A routine day tour for the members of Engine 33 and Tower Ladder 9 would turn tragic when at 1517 hours Manhattan Box 436 was transmitted for an explosion at the intersection of 1st Avenue and 7th Street. Engine 33 arrived 1st due and transmitted a 10-75 for a fire and collapse at the new location of 2nd Avenue and 7th Street. Ladder 9, driven by Firefighter Bert Springstead with great expertise and precision, moved past the collapsed building and positioned the Tower Ladder in front of exposure 4 ensuring that he was outside the collapse zone but yet in great position to operate the bucket in the event search and rescue Firefighters were needed.
Firefighter Springstead put the Tower Ladder into operation, Firefighter Matt Cassidy and Ladder 9’s Roofman entered into the bucket. Firefighter Cassidy operating the bucket dropped the roof firefighter onto the roof and then with the bucket dropped down to the top floor. While in the bucket, Firefighter Cassidy could see the rapid advancement of fire throughout the fire building as well as the exposures. He relayed this information to the Incident Commander.
At one point, Firefighter Cassidy heard a transmission asking for the top floor to be searched in exposure 4. He moved the basket to the top floor fire escape and through the heavy smoke billowing from below, he made entry onto the fire escape and into the window.
Down at the street level, Firefighter Springstead was at the pedestal manning the controls. Firefighter Springstead monitored the movement of the basket as well as fire conditions in the main building, as well as the exposures. Shortly thereafter, there were Mayday transmissions for a firefighter trapped on the roof of exposure 4. Firefighter Springstead knew that he could not move the bucket from the top floor as Firefighter Cassidy had used it to enter into the top floor apartment. Inside the top floor apartment Firefighter Cassidy began searching the apartment. Smoke had started to consume the upper floors and he heard an unnerving rumble and creaking. Firefighter Cassidy suddenly found himself falling forward as the floors began to crumble under him. Firefighter Cassidy quickly gained his bearings and scrambled from the area of the collapsing floor diving onto a bed and rolling out the adjacent window onto the fire escape and into the tower ladder bucket. Firefighter Springstead realized that Cassidy had made his way back into the bucket not because he visually saw him but because he heard him through the intercom in the bucket. Springstead confirmed that Firefighter Cassidy was secure in the bucket and quickly moved the Tower Ladder through the zero visibility created by the black smoke from below, toward the roof where the trapped member was known to be. The roof firefighter from Rescue 1 was stranded near the front of exposure 4. The roof had partially collapsed blocking his means of egress. With Firefighter Cassidy now in the bucket operating in the high heat and zero visibility was positioned at the roof level, called out to the trapped firefighter assisting him into the bucket. As the tower ladder basket began to move away from the building the two firefighters witnessed the further collapse of the roof and heavy fire now through the roof.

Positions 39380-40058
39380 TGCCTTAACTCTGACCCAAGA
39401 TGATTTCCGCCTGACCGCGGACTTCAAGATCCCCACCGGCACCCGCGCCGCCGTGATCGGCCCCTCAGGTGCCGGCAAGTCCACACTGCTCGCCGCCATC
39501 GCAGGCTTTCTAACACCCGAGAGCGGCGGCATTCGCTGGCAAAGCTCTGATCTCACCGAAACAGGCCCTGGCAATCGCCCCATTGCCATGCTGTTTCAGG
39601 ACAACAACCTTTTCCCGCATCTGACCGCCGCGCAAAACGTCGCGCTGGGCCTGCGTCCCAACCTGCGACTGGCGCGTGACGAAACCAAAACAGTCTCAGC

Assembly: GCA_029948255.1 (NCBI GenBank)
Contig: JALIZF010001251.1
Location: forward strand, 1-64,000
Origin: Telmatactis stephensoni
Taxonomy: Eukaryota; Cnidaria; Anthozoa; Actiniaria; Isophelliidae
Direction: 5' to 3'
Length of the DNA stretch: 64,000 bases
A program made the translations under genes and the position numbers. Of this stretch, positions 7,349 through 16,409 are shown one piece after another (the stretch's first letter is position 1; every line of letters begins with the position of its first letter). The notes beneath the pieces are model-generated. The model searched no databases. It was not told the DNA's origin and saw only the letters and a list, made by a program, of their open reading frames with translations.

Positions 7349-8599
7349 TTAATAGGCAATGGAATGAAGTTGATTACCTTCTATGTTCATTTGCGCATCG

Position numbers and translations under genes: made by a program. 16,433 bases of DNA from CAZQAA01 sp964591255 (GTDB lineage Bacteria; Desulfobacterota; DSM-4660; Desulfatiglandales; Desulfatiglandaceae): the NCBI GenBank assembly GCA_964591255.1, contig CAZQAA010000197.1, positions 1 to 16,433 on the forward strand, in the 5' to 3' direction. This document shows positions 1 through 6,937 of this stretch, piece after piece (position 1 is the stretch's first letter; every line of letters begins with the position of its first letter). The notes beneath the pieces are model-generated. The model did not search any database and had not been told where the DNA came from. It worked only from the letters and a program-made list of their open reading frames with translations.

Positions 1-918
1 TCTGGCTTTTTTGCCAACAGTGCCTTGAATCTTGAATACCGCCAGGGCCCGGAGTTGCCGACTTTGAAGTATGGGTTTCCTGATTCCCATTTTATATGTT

Firefighter Springstead positioned the Tower Ladder bucket outside the collapse zone. While awaiting a water supply into the Tower Ladder, Firefighter Springstead noticed what appeared to be indications of an imminent collapse of the exterior of exposure 4.
Though Tower Ladder 9 had been supplied with water, the need to shut down and move the apparatus was imperative. Firefighter Springstead bedded the Tower Ladder bucket and called for assistance in helping move the Tower Ladder out of the collapse zone. Firefighter Springstead was in a dangerous position operating on the side of exposure 4. Shortly after moving his apparatus, the entire front structure of exposure 4 collapsed, sending debris, including an I beam, into the center of 2nd Avenue where the Tower Ladder had been set up.
Lives were saved that day due to the quick thinking and heroic acts of both firefighters Bert Springstead and Matt Cassidy. Both Firefighters Springstead and Cassidy exemplify what it means to be a NYC Firefighter.